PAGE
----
A momentous work of sociological and civil rights history.

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THE UNTOLD STORY OF THE UP STAIRS LOUNGE FIRE AND THE RISE OF GAY LIBERATION

A history of the 1973 events that set a club in New Orleans—and the gay community—on fire.

Gay liberation movements are often associated with the Stonewall riots or ACT UP’s transgressive and vital actions during the AIDS crisis. It’s not often that the Up Stairs Lounge, a gay bar in New Orleans, is placed within the narrative of gay uprisings and the reinforcement of community values. In this significant debut, journalist Fieseler has effectively made himself the authority on the subject. On June 24th, 1973, as men and women of all ages enjoyed a coveted evening in the safest place they knew, a gay man, angry after getting in a fight with patrons, poured lighter fluid on the steps leading to the Up Stairs Lounge. The events that ensued were horrific: “Lambent flames reached the back corner of the bar area, and the street lit up with the sound of seventeen people shrieking. Seeing faces burn in the windows, [a patron] yelled for them to jump. Fire ate them up.” That night, 32 people lost their lives, but their deaths set fire to a different kind of flame. Fieseler discusses in great detail the conditions in which gay men were forced to live: in hiding, constantly afraid of discovery, putting a straight mask on in public. At the time, homosexuality was still illegal. More shocking, however, is what the author’s rigorous research shows about how authorities, the media, and legislators mishandled the fire and aftermath. Through a series of systemic dismissals, linguistic omissions, and general complacency, the event has been largely erased from American history. Fieseler’s work is an essential piece of historical restitution that takes us from 1973 to 2003, when homosexuality was finally decriminalized in Louisiana. Powerfully written and consistently engaging, the book will hopefully shed more light on the gay community’s incredible and tragic journey to equality.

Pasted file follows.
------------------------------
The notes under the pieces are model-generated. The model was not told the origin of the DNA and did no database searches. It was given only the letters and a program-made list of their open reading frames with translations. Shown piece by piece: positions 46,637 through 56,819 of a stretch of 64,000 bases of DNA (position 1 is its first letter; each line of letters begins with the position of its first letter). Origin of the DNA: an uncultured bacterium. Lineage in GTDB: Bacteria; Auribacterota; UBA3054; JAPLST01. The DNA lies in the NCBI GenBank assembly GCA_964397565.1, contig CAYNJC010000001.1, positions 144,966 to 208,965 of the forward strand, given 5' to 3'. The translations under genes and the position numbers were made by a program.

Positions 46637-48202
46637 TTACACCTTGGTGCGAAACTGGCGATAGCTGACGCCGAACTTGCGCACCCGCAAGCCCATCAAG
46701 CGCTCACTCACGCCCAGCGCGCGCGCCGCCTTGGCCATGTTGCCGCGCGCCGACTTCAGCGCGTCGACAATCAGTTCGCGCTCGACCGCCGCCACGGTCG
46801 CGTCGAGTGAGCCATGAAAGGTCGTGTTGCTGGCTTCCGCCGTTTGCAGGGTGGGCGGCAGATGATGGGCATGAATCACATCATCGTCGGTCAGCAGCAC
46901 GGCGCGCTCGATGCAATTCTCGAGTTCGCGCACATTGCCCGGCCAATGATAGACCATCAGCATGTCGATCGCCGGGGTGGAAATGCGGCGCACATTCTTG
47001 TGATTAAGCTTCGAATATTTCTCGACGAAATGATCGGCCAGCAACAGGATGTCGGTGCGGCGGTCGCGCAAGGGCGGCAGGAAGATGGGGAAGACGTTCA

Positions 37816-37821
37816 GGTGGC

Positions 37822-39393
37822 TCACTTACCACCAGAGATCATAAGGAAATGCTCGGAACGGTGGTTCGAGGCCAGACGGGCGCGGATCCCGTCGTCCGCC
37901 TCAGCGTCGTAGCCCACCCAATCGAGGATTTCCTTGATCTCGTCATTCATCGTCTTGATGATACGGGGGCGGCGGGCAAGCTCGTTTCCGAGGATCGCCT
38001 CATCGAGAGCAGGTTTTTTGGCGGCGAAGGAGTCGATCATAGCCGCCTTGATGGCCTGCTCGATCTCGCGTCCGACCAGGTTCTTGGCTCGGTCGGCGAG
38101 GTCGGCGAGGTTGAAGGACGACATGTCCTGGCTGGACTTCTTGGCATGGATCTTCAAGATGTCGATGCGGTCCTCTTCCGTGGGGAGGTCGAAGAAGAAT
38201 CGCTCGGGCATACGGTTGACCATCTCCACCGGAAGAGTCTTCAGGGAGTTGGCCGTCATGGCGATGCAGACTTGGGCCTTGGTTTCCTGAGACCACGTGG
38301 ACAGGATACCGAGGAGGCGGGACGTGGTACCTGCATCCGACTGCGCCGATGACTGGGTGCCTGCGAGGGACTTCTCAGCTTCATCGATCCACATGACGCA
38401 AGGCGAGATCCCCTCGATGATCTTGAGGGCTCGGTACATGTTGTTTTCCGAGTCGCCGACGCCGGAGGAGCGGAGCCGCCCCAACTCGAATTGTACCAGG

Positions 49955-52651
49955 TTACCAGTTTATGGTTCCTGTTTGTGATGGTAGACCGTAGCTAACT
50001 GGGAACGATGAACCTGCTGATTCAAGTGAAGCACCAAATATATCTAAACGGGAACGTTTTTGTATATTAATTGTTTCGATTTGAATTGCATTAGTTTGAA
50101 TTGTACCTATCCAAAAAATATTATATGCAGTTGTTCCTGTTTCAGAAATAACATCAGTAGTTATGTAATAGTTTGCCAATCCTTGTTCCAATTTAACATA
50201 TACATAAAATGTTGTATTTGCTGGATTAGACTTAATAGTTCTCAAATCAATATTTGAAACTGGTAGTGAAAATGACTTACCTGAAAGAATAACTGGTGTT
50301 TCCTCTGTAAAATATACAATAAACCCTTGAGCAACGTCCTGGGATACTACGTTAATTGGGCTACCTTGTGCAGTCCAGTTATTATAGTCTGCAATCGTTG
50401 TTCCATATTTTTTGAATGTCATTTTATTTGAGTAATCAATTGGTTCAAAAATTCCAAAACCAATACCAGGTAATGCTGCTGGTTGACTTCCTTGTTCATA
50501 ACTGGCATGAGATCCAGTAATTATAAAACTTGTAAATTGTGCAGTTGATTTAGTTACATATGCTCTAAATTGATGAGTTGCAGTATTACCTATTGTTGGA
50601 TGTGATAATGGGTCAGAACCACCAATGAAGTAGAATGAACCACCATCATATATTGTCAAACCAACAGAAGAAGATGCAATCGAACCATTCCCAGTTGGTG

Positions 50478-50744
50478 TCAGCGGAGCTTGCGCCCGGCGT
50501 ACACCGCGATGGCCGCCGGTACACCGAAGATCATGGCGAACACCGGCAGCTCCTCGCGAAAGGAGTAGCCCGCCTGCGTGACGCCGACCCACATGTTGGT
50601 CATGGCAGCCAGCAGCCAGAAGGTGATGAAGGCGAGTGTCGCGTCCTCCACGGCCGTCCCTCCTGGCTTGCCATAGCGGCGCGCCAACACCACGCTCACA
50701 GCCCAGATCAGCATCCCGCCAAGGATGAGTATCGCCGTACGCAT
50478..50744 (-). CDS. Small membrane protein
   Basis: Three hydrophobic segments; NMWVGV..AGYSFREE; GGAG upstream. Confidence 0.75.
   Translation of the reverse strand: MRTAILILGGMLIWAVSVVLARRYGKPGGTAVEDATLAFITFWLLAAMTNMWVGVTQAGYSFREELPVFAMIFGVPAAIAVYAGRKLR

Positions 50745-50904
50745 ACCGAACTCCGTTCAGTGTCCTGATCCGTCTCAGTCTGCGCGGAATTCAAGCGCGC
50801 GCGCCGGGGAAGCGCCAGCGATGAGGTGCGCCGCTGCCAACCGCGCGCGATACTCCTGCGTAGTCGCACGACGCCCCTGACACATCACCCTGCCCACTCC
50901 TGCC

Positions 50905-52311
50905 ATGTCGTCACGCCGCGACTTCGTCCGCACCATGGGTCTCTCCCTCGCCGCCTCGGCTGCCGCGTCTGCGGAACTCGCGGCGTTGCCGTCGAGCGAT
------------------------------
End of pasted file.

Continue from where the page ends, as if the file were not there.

A momentous work of sociological and civil rights history.

Pub Date: June 5, 2018

ISBN: 978-1-63149-164-1

Page Count: 320

Publisher: Liveright/Norton

Review Posted Online: March 1, 2018